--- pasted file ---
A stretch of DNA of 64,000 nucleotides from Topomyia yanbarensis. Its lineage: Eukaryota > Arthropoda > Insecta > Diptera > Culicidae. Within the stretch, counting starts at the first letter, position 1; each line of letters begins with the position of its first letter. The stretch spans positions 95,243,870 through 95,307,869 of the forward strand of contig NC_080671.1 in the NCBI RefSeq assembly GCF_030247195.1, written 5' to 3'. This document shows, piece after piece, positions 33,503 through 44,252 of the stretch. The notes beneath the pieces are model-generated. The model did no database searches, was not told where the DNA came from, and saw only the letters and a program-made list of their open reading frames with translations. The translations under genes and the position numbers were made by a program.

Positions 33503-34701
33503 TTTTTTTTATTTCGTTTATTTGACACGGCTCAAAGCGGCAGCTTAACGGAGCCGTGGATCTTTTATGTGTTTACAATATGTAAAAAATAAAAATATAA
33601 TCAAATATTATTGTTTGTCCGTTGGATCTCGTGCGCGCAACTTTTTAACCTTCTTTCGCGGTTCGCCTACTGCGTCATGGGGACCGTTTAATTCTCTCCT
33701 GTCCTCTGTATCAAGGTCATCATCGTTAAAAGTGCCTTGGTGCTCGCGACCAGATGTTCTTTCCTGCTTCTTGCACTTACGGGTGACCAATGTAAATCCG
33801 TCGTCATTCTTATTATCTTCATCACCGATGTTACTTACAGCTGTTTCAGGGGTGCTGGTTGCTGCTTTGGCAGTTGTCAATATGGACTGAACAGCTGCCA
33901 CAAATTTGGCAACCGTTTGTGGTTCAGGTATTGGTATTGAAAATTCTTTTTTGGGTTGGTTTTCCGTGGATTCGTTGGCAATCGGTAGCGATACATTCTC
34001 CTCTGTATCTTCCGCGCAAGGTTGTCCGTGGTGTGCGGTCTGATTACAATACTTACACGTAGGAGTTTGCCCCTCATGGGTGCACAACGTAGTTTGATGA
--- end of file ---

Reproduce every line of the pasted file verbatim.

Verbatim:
A stretch of DNA of 64,000 nucleotides from Topomyia yanbarensis. Its lineage: Eukaryota > Arthropoda > Insecta > Diptera > Culicidae. Within the stretch, counting starts at the first letter, position 1; each line of letters begins with the position of its first letter. The stretch spans positions 95,243,870 through 95,307,869 of the forward strand of contig NC_080671.1 in the NCBI RefSeq assembly GCF_030247195.1, written 5' to 3'. This document shows, piece after piece, positions 33,503 through 44,252 of the stretch. The notes beneath the pieces are model-generated. The model did no database searches, was not told where the DNA came from, and saw only the letters and a program-made list of their open reading frames with translations. The translations under genes and the position numbers were made by a program.

Positions 33503-34701
33503 TTTTTTTTATTTCGTTTATTTGACACGGCTCAAAGCGGCAGCTTAACGGAGCCGTGGATCTTTTATGTGTTTACAATATGTAAAAAATAAAAATATAA
33601 TCAAATATTATTGTTTGTCCGTTGGATCTCGTGCGCGCAACTTTTTAACCTTCTTTCGCGGTTCGCCTACTGCGTCATGGGGACCGTTTAATTCTCTCCT
33701 GTCCTCTGTATCAAGGTCATCATCGTTAAAAGTGCCTTGGTGCTCGCGACCAGATGTTCTTTCCTGCTTCTTGCACTTACGGGTGACCAATGTAAATCCG
33801 TCGTCATTCTTATTATCTTCATCACCGATGTTACTTACAGCTGTTTCAGGGGTGCTGGTTGCTGCTTTGGCAGTTGTCAATATGGACTGAACAGCTGCCA
33901 CAAATTTGGCAACCGTTTGTGGTTCAGGTATTGGTATTGAAAATTCTTTTTTGGGTTGGTTTTCCGTGGATTCGTTGGCAATCGGTAGCGATACATTCTC
34001 CTCTGTATCTTCCGCGCAAGGTTGTCCGTGGTGTGCGGTCTGATTACAATACTTACACGTAGGAGTTTGCCCCTCATGGGTGCACAACGTAGTTTGATGA